The Averages (26833, 3004) inched higher yesterday on lower volume (not good when the volume goes down on up days) and mixed breadth. The VIX fell 3 1/8 % ( bigger drop than I would expect on a slight up day---but that is a plus for stocks). The indices ended solidly above both MA’s and in uptrends across all timeframes. Three somewhat worrisome details are (1) they have broken below very short term uptrends, (2) they have now made another lower high [4th to 7th depending on who is counting] and (2) short term, the October 11th gap up opens need to be closed. My assumption remains that momentum is to the upside and that the all-time highs (27398, 3027) will be challenged; however, the more follow through to the downside, the weaker my conviction gets.
Gold was up ¼ %, which left it within a narrowing range (about a one point difference) defined by the developing pennant formation. It also closed above the low set 9/10.
TLT rose 1/8 %, finishing above both MA’s and in uptrends across all time frames.
The dollar was off one cent, leaving it above its 100 DMA and the lower boundary of its short term uptrend.
The Fed again expands its liquidity provisions.
This kind of intervention can’t be good (except maybe for stocks short term). Must read.
Using the dollar as an economic weapon. This is a decent review of the subject, but it in no way leads to the author’ conclusion---‘the stage would be set for a devastating conflict’.
GLD, TLT and UUP were all in safety trade mode. Let’s see if it lasts.
Wednesday in the charts.
One minor datapoint was released yesterday: weekly mortgage and purchase applications fell.
Where did all the stimulus go?
Overseas, there also only one stat: October EU consumer confidence was down more than anticipated.
It was another day of slow news except for earnings reports. I did find an update on Brexit stands.
***overnight, Chinese ag purchases are a nothing burger.
Bottom line: earnings reports were again the major headlines. They continue to be somewhat better than expected; and investors are giving a pass to those who disappoint (think CAT).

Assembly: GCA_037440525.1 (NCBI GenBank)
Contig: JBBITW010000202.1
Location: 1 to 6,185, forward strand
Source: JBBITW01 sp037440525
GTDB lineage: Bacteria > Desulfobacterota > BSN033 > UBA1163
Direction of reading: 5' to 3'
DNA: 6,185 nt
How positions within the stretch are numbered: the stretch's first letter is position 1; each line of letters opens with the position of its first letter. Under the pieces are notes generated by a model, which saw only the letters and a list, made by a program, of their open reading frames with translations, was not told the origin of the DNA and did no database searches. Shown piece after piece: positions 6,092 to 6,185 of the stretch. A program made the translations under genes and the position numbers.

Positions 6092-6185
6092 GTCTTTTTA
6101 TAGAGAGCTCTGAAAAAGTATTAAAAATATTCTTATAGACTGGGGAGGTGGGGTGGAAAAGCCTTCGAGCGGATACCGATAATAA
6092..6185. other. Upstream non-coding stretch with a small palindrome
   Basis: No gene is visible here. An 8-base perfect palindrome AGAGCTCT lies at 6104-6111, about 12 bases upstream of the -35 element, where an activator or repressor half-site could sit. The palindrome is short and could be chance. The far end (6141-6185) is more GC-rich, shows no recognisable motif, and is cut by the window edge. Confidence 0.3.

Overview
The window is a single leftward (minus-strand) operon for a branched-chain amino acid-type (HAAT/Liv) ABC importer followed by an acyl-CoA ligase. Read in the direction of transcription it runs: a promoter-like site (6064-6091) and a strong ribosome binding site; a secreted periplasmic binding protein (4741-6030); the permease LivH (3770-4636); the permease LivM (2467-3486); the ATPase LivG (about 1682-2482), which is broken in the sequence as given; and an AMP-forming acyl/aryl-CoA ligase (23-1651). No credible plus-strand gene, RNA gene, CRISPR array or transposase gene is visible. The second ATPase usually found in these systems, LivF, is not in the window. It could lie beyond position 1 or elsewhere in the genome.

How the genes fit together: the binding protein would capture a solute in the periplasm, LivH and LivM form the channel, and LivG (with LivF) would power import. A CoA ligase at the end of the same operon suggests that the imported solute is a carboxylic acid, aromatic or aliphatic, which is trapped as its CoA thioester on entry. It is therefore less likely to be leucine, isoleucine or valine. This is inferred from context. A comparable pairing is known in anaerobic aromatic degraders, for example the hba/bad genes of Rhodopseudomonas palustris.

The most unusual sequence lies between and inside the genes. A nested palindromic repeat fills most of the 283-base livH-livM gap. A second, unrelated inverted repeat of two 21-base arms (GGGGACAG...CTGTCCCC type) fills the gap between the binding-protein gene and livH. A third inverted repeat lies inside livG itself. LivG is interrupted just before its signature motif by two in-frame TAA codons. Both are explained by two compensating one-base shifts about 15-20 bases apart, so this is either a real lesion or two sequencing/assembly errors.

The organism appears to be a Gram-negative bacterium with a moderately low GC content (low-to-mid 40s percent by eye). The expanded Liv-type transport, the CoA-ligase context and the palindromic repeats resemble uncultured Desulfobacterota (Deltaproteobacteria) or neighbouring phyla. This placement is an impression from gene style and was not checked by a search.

The other development impacting the Market is the new NotQE (see linked articles above). The Fed is shoveling liquidity into the financial system; and if history is a guide, that should mean higher stock prices. That said, as I have noted the last couple of days, the Averages have been unable make a new high in the face of this new liquidity impulse. That is a potential negative for the Market; although it makes no sense to assume that the Fed/Market co-dependency is breaking down until there is much stronger evidence than we have now.
Longer term, valuations in major sectors of the Market are extraordinarily expensive; and some mean reversion seems inevitable. I want to take some profits in those overvalued sectors and use it to buy stocks that have been beaten up on any Market dip.
In yesterday’s Morning Call, I linked to an article explaining how QE led to the misallocation of assets, the loss of productivity and wage growth. Here is an example of that misallocation of assets.
News on Stocks in Our Portfolios
W.W. Grainger (NYSE:GWW): Q3 Non-GAAP EPS of $4.26 misses by $0.14; GAAP EPS of $4.25 misses by $0.08.
Microsoft (NASDAQ:MSFT): Q1 GAAP EPS of $1.38 beats by $0.14.
3M (NYSE:MMM): Q3 Non-GAAP EPS of $2.58 beats by $0.08; GAAP EPS of $2.72 beats by $0.20.
Apple (NASDAQ:AAPL) declares $0.57/share quarterly dividend, in line with previous.
This Week’s Data
September durable goods orders fell 1.2% versus consensus of -0.8%; ex transportation they were -0.3% versus -0.2%.
Weekly jobless claims declined 1,000 versus projections of down 8,000.
October EU consumer confidence was reported at -7.6 versus estimates of -6.7.
The October Japanese flash manufacturing PMI was 48.5 versus forecasts of 48.8; the services PMI was 50.3 versus 51; the composite PMI was 49.8 versus 50.2. Its August leading economic indicators were 91.9 versus 91.7.
The October German flash manufacturing PMI was 41.9 versus 42; the services PMI was 51.2 versus 52.0; the composite PMI was 48.6 versus 48.8.
The October EU flash manufacturing PMI was 45.7 versus 46; the services PMI was 51.8 versus 51.9; the composite PMI was 50.2 versus 50.3.
September architectural billings were less bad than in August.
What I am reading today
The rise and fall of the Roman republic (part 2).
The changing American diet.
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